The reason I see the behavior as a problem is that it breaks any workflow outside of Obsidian that relies on finding tags in the files by looking for words preceded directly by a hash sign.

It does because you would be able to to put tags with a hashtag in lists and those would be picked up by your regexp.

It does because you would be able to to put tags with a hashtag in lists and those would be picked up by your regexp

No, you have not understood it correctly, and I’m tired of arguing in what at this point is just support theater (“move along, no bugs to see here”).

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So then those hashtags would be retained but ones in the tags field would be stripped? That seems confusing and inconsistent.

First, me pointing to that FR was not an endorsment that that feature request will happen.

Second, if that FR does happen (detecting tags in list items), then certainty the hashtag must be present otherwise we couldn’t distinguish a tag from a simple string (in the context of a list of items).

I wanna add that one of the reason for keeping the tags: property without hashtags is for compatibility with static sites generators like Jekyll and Hugo.

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But why enforce the change on everyone?

Why have all users got to have their YAML rewritten just to support those people who also use Jekyll and Hugo? Those people can learn to write for the platforms they use, can’t they?

From the Obsidian website:

Your thoughts are yours.
Obsidian stores notes on your device, so you can access them quickly, even offline. No one else can read them, not even us.

Your knowledge should last.
Obsidian uses open, non-proprietary files, so you’re never locked in, and can preserve your data for the long term.

These don’t correlate, IMO:

  1. Obsidian can’t read users’ notes but it does overwrite them.
  2. Users can preserve ‘their’ data and yet it is no longer ‘their’ data if it is arbitrarily edited by Obsidian.

These are questions. Just trying to make sense of what looks like significant contradictions between what is being claimed and what is being done.


I would think the compatibility with other text editors is the most crucial feature. There one would search for #foo . The stripping in YAML breaks this.
I don’t know Jekyll and Hugo… I can’t imagine they’re more important.

Additionally it was also the behavior I simply expected from Obsidian. That I would have to type tag:foo is surprising, cumbersome and not easy to spot (one would have to know that results are missing).

This also breaks Quicksearch (the CTRL-F search and the \ search via VIM-mode). None of them show the tag: result. I would consider that broken - unless users are supposed to consider several caveats and inconsistencies when using these basic features.

As for workarounds such as using comments: most importantly it’s counter-intuitive. The logical assumption for most users would be that this is exactly what the properties/YAML are for. Users would have to invent their own additional metadata-system. Either on top - cluttering the start of files, or at the bottom - which splits the metadata and is incompatible with other features. E.g. when one extracts headings to that file. They get put after these comments. One would have to fix this structure each time.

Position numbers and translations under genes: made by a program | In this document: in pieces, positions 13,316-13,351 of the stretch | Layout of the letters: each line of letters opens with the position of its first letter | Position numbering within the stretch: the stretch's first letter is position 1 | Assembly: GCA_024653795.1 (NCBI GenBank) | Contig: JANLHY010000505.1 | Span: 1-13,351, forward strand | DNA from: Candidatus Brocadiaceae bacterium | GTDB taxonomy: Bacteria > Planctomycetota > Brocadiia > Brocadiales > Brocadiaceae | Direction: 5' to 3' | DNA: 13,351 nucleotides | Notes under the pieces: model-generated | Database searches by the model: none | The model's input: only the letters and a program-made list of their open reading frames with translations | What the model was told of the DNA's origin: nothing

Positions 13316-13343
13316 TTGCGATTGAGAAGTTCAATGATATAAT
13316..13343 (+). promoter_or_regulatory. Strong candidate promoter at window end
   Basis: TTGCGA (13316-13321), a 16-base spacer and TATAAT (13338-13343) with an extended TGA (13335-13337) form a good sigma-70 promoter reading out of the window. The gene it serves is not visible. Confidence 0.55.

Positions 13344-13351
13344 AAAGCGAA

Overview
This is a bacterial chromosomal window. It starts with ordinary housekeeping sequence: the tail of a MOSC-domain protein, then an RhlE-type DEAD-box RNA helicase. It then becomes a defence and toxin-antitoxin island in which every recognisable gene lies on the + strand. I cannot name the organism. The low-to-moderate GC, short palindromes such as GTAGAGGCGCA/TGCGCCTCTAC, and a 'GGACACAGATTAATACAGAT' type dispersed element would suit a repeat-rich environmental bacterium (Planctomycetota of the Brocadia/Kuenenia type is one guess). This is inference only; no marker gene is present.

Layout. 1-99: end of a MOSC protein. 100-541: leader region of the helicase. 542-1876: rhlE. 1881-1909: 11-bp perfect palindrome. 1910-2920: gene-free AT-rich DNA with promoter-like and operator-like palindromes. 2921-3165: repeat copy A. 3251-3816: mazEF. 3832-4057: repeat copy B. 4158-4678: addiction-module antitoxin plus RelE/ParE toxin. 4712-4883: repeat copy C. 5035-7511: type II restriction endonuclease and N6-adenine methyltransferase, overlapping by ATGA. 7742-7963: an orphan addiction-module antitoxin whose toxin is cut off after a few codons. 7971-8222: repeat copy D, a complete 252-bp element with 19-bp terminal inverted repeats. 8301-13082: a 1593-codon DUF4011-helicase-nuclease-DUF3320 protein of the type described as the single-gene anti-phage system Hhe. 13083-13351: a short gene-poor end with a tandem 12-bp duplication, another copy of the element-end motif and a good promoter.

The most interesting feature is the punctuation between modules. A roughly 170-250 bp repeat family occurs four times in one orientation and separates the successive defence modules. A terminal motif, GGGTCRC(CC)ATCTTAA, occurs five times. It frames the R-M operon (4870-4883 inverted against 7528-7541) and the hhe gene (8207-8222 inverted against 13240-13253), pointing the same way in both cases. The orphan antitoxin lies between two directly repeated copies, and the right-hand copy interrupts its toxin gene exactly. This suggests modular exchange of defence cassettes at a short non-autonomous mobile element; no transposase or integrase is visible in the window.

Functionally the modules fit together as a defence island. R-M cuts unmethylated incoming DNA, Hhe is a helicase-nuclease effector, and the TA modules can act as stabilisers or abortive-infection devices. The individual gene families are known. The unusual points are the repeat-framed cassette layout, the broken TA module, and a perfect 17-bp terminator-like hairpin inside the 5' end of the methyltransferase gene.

The simplest solution seems to me (as non expert) to make the list array - "#foo" the standard format. Or at least not strip them. It seems compatible with YAML.

PS: Just as a twist, I’ve seen tutorials using - " #foo", which enables auto-completion.

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“CTRL-F” is for finding text in a single note. Tags in Obsidian apply to whole notes, so there’s not much reason to implement tag search there.

From my point of view, all that’s happening is that the YAML is being tidied and systemised with an expectation that it will reduce the number of issues faced by users who write their own. The possibility of this happening was always there, as evidenced in my post from 2020.

In Python, the simplest solution to handle changing properties is using the JSON module.

To do this, you’d load the JSON module, read the properties from the file, change a value in the returned dictionary, and then use json.dump() to dump the changes to the file.

This is ultimately the simplest solution, which is why the developers went with something like this. I don’t think they considered users wanting to preserve the formatting of their YAML, that requires extra work to allow for that.

I’m expecting that whatever equivalent module they’re using for YAML, the module strips out hashes or treats them differently in some way, so they are ultimately removed in the yaml.dump() process.

If the user does something weird with the formatting, the code that reads the YAML is then expected to notice that pattern and repeat it. That sounds like a lot of extra work, so I can understand the non-enthusiasm for this. It would be very cool though.

It sounds like some custom YAML interpretation and writing is in order here, which ngl sounds like a fun project to work on, though is possibly outside the scope of Obsidian development.

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Ok, from that perspective then the search is broken, because it doesn’t show all results that are in the file one is searching in.

For the user this is getting too confusing. The quicksearch returns hashtags (#foo), but not tags, right where the user would expect them. So tags and hashtags are not the same … but then when using the other search they are (both tag:foo and tag:#foo return the tag. But then the normal text search doesn’t. The user has to notice by themselves that results are missing in some searches. Then they need to fix it, by inventing their own metadata format … despite having already metadata for that.

I’m not yet clear about the why - because using the quotes don’t break YAML rules, right? I suppose it’s to keep the syntax and implementation simpler? But at the cost of breaking the user expectation and ease of use? Especially for beginners that might not know workarounds.

Editors reformatting text surprisingly in the background also is tricky - especially for Obsidian which aims at Interoperability. I would err on the side of the user having had intend about their input (for Obsidian or external tools), and only modifying if’s invalid YAML.